I really need to update this post and start sharing more options for homemade makeups. This is very basic and can be too oily feeling for most people. The addition of arrowroot would help with some of the oiliness. I’ll be working on more options for better homemade makeups soon- now that I’ve studied a lot more and know a lot more about formulating that sort of thing.
Lately I’ve been really busy updating and going through older posts like this one (I haven’t quite gotten to this one yet!), which is part of what is keeping me from posting more often. I’m trying to improve these older posts, though, and give people better information.
The biggest takeaway here is that alkanet and achiote work really well in homemade cosmetics- and are very natural and safe to use!
Oh, if you do try it, I’d love to know how it works!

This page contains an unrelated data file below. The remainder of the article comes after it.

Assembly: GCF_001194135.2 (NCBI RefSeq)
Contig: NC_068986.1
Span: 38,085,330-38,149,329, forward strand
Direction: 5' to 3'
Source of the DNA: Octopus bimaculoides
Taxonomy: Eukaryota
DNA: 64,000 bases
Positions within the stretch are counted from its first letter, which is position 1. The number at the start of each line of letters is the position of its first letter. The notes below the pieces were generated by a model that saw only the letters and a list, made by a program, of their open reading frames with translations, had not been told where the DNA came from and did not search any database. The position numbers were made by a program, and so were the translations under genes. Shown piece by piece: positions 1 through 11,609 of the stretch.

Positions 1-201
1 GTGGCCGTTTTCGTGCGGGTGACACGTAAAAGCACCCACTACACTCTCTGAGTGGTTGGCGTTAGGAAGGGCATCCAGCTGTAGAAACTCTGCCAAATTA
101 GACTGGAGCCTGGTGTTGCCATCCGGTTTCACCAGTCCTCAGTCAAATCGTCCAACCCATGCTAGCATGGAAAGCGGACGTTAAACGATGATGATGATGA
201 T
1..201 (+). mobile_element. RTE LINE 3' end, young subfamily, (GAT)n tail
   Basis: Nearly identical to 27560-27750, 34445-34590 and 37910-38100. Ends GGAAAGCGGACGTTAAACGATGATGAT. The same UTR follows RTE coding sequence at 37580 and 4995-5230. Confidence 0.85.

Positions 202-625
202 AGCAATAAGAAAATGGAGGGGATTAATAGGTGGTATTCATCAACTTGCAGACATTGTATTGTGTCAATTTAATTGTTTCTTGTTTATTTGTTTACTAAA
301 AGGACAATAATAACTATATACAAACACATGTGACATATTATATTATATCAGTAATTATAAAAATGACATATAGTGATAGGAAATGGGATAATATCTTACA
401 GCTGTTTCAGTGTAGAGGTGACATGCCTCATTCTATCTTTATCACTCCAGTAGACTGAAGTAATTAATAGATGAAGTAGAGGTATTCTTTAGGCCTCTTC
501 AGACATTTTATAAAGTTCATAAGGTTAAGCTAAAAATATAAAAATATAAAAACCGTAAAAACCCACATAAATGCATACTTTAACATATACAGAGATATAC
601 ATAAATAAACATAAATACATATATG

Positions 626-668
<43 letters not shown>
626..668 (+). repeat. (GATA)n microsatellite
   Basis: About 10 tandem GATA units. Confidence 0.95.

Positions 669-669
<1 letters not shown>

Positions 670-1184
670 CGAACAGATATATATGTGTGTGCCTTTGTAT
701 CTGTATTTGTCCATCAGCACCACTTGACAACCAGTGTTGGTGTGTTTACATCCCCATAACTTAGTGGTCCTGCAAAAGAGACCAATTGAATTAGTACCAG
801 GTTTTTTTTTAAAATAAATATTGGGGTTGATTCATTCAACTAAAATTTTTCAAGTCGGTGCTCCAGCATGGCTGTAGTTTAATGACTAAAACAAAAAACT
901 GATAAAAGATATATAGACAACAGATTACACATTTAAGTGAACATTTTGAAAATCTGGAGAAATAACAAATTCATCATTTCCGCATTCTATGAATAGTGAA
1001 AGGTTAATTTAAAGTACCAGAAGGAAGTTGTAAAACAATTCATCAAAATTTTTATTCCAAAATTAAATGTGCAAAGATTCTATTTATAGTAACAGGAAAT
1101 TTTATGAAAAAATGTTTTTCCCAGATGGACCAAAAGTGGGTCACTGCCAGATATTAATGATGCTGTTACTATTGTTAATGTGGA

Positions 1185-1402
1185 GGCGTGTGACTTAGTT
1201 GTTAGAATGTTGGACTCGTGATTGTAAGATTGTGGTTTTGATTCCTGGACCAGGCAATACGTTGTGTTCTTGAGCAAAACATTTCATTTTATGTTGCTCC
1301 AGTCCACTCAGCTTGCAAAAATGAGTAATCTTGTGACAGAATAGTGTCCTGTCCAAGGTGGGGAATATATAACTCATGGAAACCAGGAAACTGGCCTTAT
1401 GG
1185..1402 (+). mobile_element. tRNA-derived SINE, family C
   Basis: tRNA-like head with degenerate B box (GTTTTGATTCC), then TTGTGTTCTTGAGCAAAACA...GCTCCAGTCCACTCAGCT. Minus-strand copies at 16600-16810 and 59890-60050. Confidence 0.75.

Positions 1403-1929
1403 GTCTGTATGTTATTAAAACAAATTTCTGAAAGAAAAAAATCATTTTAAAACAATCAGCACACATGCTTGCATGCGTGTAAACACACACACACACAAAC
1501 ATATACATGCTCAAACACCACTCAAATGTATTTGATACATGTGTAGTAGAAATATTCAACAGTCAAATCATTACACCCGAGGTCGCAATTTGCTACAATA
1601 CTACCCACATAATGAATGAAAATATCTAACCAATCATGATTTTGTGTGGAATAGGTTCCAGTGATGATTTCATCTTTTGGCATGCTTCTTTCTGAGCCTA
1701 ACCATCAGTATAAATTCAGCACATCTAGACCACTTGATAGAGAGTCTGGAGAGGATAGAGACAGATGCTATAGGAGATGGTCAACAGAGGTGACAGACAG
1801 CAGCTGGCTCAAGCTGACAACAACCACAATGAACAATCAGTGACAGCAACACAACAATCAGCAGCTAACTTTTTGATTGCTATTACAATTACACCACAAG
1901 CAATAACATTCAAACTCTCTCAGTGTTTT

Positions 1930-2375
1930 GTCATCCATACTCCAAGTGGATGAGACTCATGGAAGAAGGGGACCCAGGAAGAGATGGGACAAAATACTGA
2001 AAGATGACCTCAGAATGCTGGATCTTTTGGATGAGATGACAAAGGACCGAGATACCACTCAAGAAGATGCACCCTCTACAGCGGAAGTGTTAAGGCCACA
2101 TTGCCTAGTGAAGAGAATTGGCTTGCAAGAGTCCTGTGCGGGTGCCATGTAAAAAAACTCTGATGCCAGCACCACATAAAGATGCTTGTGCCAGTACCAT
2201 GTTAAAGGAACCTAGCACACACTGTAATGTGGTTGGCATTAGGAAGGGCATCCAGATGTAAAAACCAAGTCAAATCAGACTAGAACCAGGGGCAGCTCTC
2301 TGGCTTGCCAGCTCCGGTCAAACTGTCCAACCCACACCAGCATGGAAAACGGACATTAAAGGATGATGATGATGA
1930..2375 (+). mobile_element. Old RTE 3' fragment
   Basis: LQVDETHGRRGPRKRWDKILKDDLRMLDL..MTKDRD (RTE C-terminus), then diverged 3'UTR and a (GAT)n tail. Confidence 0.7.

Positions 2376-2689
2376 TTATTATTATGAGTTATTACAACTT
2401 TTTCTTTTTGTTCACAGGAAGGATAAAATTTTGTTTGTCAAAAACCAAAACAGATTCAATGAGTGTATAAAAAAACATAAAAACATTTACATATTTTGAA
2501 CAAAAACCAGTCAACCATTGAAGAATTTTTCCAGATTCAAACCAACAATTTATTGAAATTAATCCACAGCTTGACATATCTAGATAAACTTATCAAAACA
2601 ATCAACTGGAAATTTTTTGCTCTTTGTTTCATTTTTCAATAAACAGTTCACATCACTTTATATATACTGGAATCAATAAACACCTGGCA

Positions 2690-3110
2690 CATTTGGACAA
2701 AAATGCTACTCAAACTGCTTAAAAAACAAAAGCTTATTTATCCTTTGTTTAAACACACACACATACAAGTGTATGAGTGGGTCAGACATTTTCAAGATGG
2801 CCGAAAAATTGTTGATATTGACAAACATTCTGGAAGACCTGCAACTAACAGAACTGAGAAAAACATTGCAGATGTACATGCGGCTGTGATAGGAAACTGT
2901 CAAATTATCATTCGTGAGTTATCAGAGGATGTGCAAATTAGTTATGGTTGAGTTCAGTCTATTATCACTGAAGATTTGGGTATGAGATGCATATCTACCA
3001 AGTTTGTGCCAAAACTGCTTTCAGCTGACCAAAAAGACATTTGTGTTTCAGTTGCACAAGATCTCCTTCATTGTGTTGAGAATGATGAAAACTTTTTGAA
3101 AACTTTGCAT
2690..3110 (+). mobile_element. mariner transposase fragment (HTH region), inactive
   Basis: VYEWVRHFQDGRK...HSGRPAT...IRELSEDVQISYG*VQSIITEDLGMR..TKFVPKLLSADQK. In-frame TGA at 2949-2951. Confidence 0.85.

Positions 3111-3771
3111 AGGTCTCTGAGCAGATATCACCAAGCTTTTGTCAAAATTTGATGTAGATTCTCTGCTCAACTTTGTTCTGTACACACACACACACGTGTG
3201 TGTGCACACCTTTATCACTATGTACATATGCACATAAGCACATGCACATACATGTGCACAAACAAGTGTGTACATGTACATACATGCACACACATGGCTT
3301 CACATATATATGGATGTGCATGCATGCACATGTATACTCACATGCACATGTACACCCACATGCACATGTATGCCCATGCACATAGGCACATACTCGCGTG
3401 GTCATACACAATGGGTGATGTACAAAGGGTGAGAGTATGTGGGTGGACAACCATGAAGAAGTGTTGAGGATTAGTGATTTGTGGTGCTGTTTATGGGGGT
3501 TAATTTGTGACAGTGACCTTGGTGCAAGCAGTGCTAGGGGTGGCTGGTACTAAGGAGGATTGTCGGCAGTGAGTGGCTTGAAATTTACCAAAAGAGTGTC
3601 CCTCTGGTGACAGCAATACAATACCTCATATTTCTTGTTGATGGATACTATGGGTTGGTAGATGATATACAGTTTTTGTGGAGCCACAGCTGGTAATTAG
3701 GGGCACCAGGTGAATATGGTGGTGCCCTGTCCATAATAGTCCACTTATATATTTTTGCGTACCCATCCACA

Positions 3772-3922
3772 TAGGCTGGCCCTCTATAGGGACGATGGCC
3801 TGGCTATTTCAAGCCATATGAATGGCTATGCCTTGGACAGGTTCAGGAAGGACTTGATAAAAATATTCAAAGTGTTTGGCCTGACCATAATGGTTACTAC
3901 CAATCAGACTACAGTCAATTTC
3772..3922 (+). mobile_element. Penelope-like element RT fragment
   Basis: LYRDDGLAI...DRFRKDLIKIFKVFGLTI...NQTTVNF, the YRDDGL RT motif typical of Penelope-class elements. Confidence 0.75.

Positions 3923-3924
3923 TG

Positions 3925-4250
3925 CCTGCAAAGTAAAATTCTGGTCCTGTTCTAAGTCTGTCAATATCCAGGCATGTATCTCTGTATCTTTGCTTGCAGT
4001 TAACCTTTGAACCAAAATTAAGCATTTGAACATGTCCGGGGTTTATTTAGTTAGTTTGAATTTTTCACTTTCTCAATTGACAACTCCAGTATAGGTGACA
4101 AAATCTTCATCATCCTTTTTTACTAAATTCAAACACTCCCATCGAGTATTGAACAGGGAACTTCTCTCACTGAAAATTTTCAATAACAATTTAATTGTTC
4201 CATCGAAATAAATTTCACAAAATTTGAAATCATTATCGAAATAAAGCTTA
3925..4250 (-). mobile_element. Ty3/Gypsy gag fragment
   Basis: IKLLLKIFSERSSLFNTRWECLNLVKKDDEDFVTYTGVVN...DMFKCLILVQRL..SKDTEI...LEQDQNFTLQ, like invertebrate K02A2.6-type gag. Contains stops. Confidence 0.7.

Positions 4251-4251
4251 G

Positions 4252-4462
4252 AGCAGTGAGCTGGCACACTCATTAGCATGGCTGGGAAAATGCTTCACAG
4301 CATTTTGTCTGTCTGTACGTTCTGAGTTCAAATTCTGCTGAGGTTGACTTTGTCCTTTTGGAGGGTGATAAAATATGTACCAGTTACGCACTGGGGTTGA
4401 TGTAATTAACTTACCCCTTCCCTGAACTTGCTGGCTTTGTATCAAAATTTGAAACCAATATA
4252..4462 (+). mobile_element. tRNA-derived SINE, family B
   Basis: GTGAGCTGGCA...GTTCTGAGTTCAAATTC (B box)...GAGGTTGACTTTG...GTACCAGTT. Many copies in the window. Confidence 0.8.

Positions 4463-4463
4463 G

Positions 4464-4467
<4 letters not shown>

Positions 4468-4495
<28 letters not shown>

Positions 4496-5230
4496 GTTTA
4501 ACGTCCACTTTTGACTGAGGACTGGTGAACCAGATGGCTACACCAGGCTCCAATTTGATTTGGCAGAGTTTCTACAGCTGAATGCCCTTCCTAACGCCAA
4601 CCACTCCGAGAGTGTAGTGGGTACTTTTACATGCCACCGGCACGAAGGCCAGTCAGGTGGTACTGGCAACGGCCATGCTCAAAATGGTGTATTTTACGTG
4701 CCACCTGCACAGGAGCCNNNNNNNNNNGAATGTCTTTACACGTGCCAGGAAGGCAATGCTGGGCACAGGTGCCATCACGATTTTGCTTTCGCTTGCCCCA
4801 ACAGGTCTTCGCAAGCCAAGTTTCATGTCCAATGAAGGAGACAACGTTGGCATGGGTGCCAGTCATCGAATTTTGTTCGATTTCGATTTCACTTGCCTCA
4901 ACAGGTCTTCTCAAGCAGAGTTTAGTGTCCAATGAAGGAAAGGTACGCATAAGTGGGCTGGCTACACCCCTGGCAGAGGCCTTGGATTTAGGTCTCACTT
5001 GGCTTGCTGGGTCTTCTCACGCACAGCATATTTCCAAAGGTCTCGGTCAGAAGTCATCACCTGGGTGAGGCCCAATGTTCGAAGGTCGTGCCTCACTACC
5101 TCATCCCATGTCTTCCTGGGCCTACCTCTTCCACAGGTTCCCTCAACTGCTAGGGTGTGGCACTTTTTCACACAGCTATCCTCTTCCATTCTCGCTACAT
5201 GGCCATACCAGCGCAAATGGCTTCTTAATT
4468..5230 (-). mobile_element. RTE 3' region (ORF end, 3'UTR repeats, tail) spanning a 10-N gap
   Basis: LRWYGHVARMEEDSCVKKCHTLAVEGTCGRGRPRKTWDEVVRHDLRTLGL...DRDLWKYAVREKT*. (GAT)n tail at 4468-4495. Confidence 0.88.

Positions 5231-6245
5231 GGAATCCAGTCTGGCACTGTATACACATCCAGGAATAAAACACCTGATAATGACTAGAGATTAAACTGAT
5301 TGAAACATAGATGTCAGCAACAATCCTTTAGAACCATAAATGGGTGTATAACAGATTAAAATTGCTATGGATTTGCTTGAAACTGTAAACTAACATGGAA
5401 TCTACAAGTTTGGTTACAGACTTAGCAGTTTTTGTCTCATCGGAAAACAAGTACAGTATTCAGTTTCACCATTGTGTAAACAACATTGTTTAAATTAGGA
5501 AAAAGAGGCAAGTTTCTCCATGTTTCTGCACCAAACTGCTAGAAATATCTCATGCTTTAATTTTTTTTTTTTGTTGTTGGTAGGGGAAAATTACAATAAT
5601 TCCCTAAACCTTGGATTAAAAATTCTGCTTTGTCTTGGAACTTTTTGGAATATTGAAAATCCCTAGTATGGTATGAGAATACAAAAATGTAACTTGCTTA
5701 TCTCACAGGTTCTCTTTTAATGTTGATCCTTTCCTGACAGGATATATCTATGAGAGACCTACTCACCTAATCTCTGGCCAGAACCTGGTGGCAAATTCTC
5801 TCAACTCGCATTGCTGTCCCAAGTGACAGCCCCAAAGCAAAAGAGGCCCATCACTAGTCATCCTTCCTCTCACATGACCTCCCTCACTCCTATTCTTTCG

(I’ll eventually be experimenting with it too, though.) 😉
Khlaren Sarah de Leon
Hi! Have you tried adding argan oil? I think it’s non comedogenic as well and it gets absorbed by the skin quickly. It doesn’t leave a greasy look and feeling once it is absorbed by the skin.
Any other natural colors that you’ve tried so far?
I haven’t tried it. I think if you added argan oil, that you’d have to add a wax or something to keep the product solid- which is fine, but the waxes may clog pores possibly?
That’s why I was looking for something solid that wouldn’t need any waxes.
In hindsight, this blush is usable, but is a bit too greasy if you are used to using more professional quality products. I’m working on making better ones. I think adding some sort of starch like arrowroot powder to this would also help. Not only would it reduce the greasiness, but it would help keep it in place better.